Leo (July 23 — Aug. 22)
Tension is building this week between Mercury and Mars. This will push you to press for the best in a crucial situation or development.
Gemini (May 21 — June 21)
The perfect plan does not have to be flawless at its inception. Perfection comes if we manage to stick with it even in the face of adversity. Continue to follow your current strategy with confidence.
Scorpio (Oct. 24 — Nov. 22)
A situation recently came to a head, but in so doing it actually brought you the freedom to pursue a cherished goal. The benefits of what has just transpired will soon come rolling in.
Pisces (Feb. 20 — March 20)
Luck is a pleasant phenomenon but a fickle friend. It seems to rely on spontaneity and responds very well to a little wit, ingenuity and adaptability. Cultivate these traits and luck will become a regular visitor.
Read Phil Booth at boothstars.com or at thestar.com/horoscope.
Passengers of European airlines may soon be allowed to talk on their cellphones at 30,000 feet, but so far, there's little evidence the controversial move by regulators will be mirrored on this side of the Atlantic.
The European Union approved a plan yesterday that would allow airline passengers to make and receive calls through an on-board base station, provided the equipment is approved by the European Aviation Safety Agency.
Passengers would be allowed to turn their phones on after the plane reaches 10,000 feet, when other devices such as portable music players and laptops are permitted.
In Canada and the United States, by contrast, regulators currently prohibit the use of cellphones on flights because of concerns the devices could interfere with on-board communications and navigation systems.
However, Transport Canada said yesterday it is considering relaxing the rules slightly to allow passengers to make calls once their plane has landed and is taxiing to the gate.
"The ban is still in full force," said Patrick Charette, a Transport Canada spokesperson. "But in light of the situation in Europe, we're considering allowing the limited use of devices."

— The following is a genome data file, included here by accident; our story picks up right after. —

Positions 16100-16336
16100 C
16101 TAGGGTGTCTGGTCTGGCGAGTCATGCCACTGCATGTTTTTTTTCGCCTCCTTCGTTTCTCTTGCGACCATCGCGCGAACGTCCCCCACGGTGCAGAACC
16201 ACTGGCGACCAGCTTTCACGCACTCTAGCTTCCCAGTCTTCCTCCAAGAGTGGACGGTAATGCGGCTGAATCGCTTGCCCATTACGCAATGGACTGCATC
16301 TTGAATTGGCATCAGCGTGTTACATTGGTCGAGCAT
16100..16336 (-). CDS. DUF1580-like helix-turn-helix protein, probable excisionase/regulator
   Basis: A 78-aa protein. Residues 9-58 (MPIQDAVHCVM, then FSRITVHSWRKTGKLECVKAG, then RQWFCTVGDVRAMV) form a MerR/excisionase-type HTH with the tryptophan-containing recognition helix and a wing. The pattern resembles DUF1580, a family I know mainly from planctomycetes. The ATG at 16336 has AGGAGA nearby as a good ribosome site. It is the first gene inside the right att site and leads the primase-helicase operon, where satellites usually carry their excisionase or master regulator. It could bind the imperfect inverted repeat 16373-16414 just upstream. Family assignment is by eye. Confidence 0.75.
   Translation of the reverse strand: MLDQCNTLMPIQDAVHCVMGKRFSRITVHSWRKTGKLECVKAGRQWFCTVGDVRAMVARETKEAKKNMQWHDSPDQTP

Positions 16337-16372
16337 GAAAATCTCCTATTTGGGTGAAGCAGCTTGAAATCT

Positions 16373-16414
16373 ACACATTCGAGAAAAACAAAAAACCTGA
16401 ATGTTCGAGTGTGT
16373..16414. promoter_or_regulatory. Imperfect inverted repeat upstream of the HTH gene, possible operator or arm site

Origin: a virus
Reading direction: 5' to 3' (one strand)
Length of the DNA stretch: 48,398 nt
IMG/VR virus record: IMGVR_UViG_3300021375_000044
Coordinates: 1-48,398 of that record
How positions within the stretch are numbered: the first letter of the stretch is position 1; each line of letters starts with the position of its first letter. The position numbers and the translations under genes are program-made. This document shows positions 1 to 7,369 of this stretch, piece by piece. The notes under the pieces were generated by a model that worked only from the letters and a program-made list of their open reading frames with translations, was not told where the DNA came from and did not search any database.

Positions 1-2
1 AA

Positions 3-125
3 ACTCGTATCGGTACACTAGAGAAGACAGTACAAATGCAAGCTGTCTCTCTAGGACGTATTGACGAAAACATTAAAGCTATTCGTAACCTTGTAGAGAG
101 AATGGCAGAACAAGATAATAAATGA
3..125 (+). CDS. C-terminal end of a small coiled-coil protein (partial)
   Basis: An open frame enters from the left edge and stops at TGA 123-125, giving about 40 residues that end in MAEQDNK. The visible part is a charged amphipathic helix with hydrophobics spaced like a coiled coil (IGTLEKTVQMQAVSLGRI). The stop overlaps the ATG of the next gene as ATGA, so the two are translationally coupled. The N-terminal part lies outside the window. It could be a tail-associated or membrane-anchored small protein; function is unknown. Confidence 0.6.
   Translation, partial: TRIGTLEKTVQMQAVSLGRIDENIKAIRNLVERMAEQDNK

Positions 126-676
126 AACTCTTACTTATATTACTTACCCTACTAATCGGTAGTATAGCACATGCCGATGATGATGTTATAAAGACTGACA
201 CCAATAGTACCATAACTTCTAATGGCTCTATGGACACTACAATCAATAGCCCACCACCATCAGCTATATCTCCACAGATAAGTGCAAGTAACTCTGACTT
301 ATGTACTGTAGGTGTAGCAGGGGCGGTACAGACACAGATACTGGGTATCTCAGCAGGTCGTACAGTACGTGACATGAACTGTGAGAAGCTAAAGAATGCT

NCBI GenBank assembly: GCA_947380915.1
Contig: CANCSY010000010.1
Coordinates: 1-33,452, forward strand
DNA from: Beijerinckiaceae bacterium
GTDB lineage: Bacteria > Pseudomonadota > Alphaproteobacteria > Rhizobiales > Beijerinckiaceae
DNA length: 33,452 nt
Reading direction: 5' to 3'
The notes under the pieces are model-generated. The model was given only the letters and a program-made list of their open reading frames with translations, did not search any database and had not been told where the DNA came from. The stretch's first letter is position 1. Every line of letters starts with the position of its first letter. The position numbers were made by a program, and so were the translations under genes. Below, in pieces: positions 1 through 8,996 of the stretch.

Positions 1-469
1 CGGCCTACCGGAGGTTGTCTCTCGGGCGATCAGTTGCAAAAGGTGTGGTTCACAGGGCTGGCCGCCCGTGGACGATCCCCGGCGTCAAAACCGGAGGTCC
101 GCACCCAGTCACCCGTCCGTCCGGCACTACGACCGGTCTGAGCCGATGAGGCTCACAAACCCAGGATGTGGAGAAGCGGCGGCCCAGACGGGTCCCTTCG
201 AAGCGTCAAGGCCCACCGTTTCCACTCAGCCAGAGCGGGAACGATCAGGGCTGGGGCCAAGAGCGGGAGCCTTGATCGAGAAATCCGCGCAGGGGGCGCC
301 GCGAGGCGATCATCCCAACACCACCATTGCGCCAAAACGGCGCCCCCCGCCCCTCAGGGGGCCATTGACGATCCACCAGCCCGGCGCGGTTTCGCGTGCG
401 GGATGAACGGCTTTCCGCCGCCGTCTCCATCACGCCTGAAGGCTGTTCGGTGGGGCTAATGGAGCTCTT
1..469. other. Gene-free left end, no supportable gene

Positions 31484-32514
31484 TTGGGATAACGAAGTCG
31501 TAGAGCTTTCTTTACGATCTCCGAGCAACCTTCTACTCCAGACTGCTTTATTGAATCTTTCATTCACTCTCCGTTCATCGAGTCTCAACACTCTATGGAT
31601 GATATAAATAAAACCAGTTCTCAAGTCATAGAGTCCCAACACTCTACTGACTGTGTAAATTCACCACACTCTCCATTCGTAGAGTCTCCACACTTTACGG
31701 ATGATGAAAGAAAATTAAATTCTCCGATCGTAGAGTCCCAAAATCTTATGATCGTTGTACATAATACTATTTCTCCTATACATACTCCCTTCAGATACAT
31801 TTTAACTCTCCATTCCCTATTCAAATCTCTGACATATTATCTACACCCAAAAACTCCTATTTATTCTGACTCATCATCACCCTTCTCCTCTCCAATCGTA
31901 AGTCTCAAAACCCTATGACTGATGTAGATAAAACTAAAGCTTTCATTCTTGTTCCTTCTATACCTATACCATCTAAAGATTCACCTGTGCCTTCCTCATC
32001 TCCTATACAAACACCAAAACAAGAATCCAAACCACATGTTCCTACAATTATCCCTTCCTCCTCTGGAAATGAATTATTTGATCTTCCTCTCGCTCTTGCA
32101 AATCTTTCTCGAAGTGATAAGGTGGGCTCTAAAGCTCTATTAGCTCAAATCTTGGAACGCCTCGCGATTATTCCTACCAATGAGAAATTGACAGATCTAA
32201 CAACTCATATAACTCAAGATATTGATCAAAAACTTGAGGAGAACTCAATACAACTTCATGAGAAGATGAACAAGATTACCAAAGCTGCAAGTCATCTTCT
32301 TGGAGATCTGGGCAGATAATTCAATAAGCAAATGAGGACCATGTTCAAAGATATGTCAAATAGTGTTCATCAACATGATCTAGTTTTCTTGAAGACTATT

While an extra few minutes of talk time after landing hardly qualifies as an inflight wireless service, some in the industry say it's not clear whether Canadians actually want to be subjected to inflight cellphone chatter.
"We've all sat beside somebody on a bus or at a restaurant and listened to their inane conversations," said Richard Bartrem, a spokesperson for Calgary-based WestJet Airlines Ltd.
"Do you really want to sit beside someone on-board an aircraft and be subjected to that?"
Bartrem said WestJet will monitor the developments in Europe, but stressed that the airline places a premium on providing a positive "guest experience."
Similarly, officials at Air Canada and Toronto's Porter Airlines said they were watching industry developments, but had no immediate plans to pursue cellphone services on their aircraft.
In the U.S., meanwhile, a handful of airlines have said they plan to roll out a less intrusive offering: wireless Internet connectivity.
Illinois-based Aircell LLC recently said it won two approvals from the U.S. Federal Aviation Administration that are needed to launch a Wi-Fi Internet service on American Airlines and Virgin America later this year. The system's backbone is an air-to-ground cellular network that consists of 92 towers deployed across the United States.
JetBlue Airways, meanwhile, is testing a similar wireless service that's provided by its LiveTV subsidiary in partnership with Yahoo Inc. and Waterloo's Research In Motion Ltd.
Such services have been licensed by the U.S. Federal Communications Commission, which also prohibits use of cellphones on flights because they can interfere with networks on the ground.
Charette said it's possible Transport Canada might revisit its wireless ban, but so far the country's airlines have shown little interest.
Indeed, it has only been relatively recently that air carriers around the world have expressed much of an interest in offering passengers inflight wireless connections.
Aircraft-manufacturer Boeing Co. shut down its Connexion business two years ago, after failing to drum up enough business among airlines for its satellite-based Internet service.
As well, Verizon said late last year that it would discontinue its Airfone service by the end of 2008 unless it came to an agreement with JetBlue's Live TV unit to take over the operation.
With files from the Star's wire services